The article in the url below reviews a book by Samuel Bowles ('The Moral Economy: Why Good Incentives are No Substitute for Good Citizens,' Yale University Press) that challenges the central tenet of rational economic theory – that the pursuit of self-interest generates optimal societal-level outcomes:
"If there is a single dogma that has dominated mainstream economic and political thought since the 18th century, this is it. Samuel Bowles, an economist at the Santa Fe Institute, thinks this dogma is false. In his tightly argued and illuminating book, The Moral Economy: Why Good Incentives are No Substitute for Good Citizens, Bowles makes the case that appeals made to our self-interest can undercut instinctive moral impulses; and that when these impulses are weakened, crucial institutions work sub-optimally, if at all. This is the case even for markets, institutions which the dogma holds up as exemplars of the unique organising power of greed."
In order to make his point, Bowles presents examples of various research studies that show the potentially damaging influence of financial incentives:
"Fifteen years ago, the Boston Fire Department ended its policy of unlimited sick days, hoping to curb the flu outbreaks that seemed to happen on Mondays and Fridays. Fire fighters taking more than 15 sick days would have their pay docked. The following year, the number of sick days taken more than doubled. And sick days around the year-end holidays increased by an order of magnitude."
The reason offered to explain this phenomenon is that we work for multiple reasons. Of course, we seek financial remuneration, but the work that we do also shapes our identity, which is closely tied to our self-esteem. Belonging to an organization also fulfills our needs as social beings – the value we place on belonging to a group and working towards something that is bigger than ourselves:
"The change in sick-day policy replaced a relationship that respected the honour of the firefighters with one that put a price on their obedience. Instead of treating showing up to work over the holidays as a duty, it became something they could buy their way out of. Many decided the price was worth paying."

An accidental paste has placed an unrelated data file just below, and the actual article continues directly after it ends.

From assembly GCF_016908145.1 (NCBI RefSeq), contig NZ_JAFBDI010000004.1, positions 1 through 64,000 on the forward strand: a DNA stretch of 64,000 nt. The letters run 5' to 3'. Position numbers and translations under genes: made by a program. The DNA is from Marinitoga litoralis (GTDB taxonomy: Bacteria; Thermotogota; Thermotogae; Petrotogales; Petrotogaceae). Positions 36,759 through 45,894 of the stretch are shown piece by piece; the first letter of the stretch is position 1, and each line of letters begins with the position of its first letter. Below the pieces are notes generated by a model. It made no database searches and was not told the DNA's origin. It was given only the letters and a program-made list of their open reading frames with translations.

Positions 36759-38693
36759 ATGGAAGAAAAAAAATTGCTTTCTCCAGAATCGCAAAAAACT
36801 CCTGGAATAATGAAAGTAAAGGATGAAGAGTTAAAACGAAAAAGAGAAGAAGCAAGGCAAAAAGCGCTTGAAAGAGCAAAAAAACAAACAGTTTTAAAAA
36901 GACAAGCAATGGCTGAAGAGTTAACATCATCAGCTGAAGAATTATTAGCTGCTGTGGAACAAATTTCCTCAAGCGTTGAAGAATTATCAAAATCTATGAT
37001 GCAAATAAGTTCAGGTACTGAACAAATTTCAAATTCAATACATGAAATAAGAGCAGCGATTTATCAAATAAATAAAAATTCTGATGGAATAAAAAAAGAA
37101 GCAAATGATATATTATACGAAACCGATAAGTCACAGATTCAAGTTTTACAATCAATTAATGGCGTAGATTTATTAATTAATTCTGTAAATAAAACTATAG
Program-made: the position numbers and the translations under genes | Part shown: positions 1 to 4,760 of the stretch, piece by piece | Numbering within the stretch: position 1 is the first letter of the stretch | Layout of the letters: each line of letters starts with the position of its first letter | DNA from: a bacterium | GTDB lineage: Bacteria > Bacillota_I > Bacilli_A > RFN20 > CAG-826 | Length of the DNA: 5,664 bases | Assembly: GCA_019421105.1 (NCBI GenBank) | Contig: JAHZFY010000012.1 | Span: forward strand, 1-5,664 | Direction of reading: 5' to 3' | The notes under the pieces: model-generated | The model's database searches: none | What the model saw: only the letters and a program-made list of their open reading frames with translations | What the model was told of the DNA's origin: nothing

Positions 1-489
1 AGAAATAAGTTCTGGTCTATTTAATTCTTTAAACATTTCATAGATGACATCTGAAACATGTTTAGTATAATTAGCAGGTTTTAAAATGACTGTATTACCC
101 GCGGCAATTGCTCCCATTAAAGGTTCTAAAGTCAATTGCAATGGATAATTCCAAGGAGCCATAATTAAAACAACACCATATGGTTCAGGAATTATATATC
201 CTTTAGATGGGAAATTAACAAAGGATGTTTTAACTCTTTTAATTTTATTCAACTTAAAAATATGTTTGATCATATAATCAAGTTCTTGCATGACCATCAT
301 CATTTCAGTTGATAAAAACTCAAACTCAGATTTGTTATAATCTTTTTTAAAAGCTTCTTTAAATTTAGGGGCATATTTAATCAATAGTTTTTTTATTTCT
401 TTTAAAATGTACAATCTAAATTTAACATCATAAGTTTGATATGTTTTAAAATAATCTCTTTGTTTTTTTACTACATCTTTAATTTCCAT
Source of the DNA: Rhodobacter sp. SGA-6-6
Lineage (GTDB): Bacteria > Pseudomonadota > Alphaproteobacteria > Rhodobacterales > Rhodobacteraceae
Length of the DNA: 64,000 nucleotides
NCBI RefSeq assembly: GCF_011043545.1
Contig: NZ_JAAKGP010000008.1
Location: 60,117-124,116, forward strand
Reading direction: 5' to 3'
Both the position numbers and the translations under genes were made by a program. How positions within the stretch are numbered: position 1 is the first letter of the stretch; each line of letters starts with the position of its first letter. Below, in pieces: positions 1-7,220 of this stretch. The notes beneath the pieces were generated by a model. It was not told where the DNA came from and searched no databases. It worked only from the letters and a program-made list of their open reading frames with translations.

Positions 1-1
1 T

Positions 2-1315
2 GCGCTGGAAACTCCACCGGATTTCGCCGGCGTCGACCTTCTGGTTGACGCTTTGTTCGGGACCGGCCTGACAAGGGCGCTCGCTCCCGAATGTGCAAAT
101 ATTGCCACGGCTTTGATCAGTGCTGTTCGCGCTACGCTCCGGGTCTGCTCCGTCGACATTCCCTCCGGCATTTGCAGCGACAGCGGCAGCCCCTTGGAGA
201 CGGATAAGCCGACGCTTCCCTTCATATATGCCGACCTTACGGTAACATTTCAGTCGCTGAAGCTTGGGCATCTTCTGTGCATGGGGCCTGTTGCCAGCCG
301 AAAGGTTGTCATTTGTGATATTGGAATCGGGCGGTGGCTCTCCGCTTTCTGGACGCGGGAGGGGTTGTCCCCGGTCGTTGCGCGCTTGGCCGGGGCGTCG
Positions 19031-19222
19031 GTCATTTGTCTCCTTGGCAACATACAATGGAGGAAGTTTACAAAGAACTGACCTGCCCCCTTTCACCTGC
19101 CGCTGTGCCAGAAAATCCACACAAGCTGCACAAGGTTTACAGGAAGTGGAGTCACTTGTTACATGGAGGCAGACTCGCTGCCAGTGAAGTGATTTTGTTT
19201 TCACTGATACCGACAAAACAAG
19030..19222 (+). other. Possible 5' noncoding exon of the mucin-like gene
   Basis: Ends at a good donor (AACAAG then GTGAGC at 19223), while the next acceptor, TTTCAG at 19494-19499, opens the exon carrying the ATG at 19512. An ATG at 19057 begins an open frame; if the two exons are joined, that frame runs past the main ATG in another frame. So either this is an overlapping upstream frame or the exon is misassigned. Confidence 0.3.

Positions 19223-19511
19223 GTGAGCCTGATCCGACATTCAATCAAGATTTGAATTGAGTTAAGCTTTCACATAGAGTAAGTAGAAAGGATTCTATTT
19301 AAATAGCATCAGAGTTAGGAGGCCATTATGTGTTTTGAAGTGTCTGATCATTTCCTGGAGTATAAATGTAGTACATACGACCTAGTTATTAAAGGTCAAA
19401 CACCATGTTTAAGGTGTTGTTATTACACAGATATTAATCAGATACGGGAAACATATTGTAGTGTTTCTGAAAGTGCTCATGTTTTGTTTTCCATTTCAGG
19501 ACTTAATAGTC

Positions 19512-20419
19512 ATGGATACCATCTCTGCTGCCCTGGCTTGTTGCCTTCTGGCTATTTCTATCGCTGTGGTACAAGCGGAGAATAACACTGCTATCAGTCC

While I agree with all of this as an explanation as to why financial incentives will often produce unintended outcomes, whether this is the same as saying self-interest is not the primary driver of behavior overall seems less clear. My sense is that humans act largely according to their perceived self-interest. A broad definition of 'self-interest' therefore includes the need to build identities that enhance our self-esteem and satisfy our need to belong to a larger group. In other words, it is consistent with our self-interest for us to reject financial incentives when they harm our moral or psychological wellbeing:
"Prices crowd out goodwill because they are not just incentives. They convey messages too. In the simplest cases, they can signal that the domain of the incentive is not the proper home for moral concerns."
In this way, it is easy to arrive at the conclusion that true altruism does not exist. In other words, people donate to charities or volunteer their time (or work as firefighters) because doing so makes them feel better about themselves – it reinforces their perception of themselves as being the kind of person that helps others. The key seems to me to be the importance of instilling certain values in people at an early age (e.g., good parenting and good education) that builds the need to define an individual's self-interest in terms of the wellbeing of the society in which they are based, rather than in terms of a narrow focus on personal success and material gain.
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When greed isn't good
By Robert Armstrong
August 20/21, 2016
Financial Times Weekend, Life & Arts
Late Edition – Final